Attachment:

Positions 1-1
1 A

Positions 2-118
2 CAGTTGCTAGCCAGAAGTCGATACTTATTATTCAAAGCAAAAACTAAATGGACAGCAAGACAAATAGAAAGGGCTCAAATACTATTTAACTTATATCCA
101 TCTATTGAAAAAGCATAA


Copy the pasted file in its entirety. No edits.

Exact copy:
Positions 1-1
1 A

Positions 2-118
2 CAGTTGCTAGCCAGAAGTCGATACTTATTATTCAAAGCAAAAACTAAATGGACAGCAAGACAAATAGAAAGGGCTCAAATACTATTTAACTTATATCCA
101 TCTATTGAAAAAGCATAA